The real answer of where the anger came from is oil. And not from the Gulf spill, either.
You may never have heard of Koch Industries. Mostly an oil refining business, it’s the second largest privately held company in the U.S. In addition to oil, KI has brands including Brawny paper towels, Dixie cups, Georgia-Pacific lumber, and Stainmaster carpet (make a mental note of these, and promise me you’ll never buy them again). The two brothers who own Koch Industries are ranked among the wealthiest Americans, and of course, Obama
‘s suspension of the Bush tax cuts for the wealthiest Americans probably didn’t make them happy.
The Koch brothers have poured money into politics. It is widely believed that these two brothers were the primary funders behind the Tea Party and its angry mobs. The Koch brothers and two Texas oil companies were also behind the failed attempt to bring down California’s landmark clean energy and green jobs law (AB 32), by funding a dirty campaign (Proposition 23, California, 2010) that would have crippled the clean tech sector had it passed. Fortunately, California voters saw through the deception and Proposition 23 did not pass.
So let’s get back to the question at hand: where do we stand now? In 2008, a tremendous hope criss-crossed the nation that President Obama and a progressive congress would be able to create a clean energy campaign with legs. The possibility that Obama and a Democratic Senate can get any clean air, green jobs, or clean energy legislation past a Republican dominated House of Representatives is doubtful.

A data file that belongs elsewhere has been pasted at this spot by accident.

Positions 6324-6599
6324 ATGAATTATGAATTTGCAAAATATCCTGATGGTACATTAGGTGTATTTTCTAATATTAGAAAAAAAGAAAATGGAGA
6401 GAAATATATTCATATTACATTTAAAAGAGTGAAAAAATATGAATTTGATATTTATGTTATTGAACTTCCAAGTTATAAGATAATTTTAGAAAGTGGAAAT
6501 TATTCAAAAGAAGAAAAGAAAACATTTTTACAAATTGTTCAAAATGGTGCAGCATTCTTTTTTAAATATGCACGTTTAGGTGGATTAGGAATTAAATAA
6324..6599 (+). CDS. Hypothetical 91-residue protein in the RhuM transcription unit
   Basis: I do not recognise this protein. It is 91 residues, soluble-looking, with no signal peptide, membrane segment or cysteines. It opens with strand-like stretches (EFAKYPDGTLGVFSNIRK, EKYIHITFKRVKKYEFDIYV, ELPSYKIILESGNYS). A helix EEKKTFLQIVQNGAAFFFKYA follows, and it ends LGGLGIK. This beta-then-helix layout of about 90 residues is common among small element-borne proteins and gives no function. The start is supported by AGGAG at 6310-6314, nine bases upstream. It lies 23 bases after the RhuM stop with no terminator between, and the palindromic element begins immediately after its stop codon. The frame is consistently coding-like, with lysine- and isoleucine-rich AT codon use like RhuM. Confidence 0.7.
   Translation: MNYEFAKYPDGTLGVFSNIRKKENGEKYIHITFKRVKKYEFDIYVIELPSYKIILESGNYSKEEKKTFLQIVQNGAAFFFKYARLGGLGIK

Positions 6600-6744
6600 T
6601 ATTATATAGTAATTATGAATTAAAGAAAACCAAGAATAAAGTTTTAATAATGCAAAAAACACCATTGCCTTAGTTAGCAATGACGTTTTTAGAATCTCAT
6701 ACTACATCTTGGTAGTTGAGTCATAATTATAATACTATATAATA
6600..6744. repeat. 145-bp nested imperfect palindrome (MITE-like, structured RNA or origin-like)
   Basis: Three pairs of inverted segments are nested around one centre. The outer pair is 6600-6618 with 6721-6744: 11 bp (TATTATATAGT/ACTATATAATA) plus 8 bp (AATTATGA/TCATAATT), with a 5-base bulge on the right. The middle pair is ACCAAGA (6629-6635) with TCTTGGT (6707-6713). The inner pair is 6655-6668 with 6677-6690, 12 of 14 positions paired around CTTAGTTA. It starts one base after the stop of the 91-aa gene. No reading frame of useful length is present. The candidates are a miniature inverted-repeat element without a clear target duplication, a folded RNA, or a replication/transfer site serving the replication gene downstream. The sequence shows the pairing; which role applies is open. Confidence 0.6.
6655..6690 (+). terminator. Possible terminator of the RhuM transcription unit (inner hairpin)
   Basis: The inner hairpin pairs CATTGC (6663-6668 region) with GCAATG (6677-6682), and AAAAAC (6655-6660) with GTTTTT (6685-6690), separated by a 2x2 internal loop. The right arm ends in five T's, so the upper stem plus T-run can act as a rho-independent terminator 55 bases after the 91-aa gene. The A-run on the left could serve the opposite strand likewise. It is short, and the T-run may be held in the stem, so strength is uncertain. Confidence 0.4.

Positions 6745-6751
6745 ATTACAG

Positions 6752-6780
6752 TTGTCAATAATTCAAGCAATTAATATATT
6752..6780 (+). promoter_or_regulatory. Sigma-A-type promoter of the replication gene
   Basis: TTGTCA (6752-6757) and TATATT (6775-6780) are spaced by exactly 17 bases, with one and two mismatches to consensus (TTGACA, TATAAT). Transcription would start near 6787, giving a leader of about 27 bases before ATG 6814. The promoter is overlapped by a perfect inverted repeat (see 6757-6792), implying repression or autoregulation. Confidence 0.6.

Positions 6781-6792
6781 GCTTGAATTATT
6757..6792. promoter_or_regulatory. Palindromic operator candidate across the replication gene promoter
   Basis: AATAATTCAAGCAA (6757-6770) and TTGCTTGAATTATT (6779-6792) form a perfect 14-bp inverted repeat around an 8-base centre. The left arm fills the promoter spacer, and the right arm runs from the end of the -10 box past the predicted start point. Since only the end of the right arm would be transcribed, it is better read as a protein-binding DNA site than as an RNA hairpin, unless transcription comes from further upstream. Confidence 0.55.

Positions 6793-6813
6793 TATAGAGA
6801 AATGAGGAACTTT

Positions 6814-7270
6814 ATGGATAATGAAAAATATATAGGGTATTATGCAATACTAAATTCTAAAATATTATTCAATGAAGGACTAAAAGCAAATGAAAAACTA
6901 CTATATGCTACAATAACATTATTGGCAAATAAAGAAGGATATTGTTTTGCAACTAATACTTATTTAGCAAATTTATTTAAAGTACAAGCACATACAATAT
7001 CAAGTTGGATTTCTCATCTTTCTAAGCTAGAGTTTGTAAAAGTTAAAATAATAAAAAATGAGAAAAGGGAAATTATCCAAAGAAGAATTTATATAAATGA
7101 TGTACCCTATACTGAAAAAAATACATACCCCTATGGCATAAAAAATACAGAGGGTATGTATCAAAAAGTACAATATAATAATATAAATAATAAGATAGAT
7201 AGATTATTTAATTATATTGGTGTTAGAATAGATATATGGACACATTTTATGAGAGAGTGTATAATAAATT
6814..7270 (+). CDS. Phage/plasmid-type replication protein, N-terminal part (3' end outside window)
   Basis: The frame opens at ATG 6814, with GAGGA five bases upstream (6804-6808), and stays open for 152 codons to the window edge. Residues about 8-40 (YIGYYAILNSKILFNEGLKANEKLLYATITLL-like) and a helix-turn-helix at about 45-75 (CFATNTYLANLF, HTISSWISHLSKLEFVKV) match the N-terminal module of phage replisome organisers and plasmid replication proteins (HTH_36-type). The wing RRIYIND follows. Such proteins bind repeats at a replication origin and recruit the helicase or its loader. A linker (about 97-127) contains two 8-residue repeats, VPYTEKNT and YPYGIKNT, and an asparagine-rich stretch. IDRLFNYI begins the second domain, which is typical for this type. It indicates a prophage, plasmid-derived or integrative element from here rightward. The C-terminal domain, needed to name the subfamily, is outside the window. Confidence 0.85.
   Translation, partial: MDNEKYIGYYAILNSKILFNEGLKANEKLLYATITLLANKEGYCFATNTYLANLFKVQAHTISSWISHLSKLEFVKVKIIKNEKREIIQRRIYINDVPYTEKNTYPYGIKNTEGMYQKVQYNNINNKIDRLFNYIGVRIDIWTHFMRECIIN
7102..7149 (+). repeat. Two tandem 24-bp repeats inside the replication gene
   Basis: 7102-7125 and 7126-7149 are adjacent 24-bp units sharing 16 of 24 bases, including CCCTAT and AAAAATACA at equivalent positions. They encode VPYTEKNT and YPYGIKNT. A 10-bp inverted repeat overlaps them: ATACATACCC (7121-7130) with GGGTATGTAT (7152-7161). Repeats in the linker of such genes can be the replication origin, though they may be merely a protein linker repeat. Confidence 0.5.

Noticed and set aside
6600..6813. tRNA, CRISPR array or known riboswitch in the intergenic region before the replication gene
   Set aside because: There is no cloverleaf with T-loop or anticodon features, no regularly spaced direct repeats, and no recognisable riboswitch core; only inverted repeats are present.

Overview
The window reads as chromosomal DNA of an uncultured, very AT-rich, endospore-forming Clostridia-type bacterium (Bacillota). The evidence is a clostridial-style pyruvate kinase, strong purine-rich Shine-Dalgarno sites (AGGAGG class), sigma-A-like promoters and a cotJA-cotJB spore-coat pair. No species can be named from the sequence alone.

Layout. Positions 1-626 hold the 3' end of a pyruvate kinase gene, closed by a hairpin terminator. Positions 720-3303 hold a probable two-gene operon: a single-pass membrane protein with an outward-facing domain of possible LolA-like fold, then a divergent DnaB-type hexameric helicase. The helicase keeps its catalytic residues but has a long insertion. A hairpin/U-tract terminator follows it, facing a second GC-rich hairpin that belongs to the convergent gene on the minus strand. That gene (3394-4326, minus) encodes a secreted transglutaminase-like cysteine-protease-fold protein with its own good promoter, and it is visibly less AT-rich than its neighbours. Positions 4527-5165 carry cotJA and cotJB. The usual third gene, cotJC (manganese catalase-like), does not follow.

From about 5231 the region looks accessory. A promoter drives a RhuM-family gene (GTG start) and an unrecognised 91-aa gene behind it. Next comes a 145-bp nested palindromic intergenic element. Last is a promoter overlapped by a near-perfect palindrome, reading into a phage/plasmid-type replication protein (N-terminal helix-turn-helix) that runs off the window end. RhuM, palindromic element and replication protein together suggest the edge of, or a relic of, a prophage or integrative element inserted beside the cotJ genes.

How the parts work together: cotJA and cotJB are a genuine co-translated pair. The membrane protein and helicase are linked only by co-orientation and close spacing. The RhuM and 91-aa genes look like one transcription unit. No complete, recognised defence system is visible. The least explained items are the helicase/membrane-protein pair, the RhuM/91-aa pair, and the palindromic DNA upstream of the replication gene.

While what happens on the political stage in Washington is obviously a piece of the picture, it’s only that: a piece. The bottom line is that the green economy is coming, and perhaps the most effective way we can move the country (and the world) toward a clean, healthy future is to vote with our dollars.
WE MUST BREAK OUR ADDICTION TO OIL.
Consider the facts:
- For the past few years, reversing a century-long trend, the number of small, family owned farms in the U.S. actually increased
- Organic food sales continue to grow, despite a slumping economy (up 6% last year)
- Clean tech became the number 1 patent classification last year, surpassing IT and biotech
- The number of farmer’s markets in the United States continues its exponential growth: from 1,755 in 1994 to 5,274 in 2009
- California recently approved 4,143 new megawatts of solar thermal development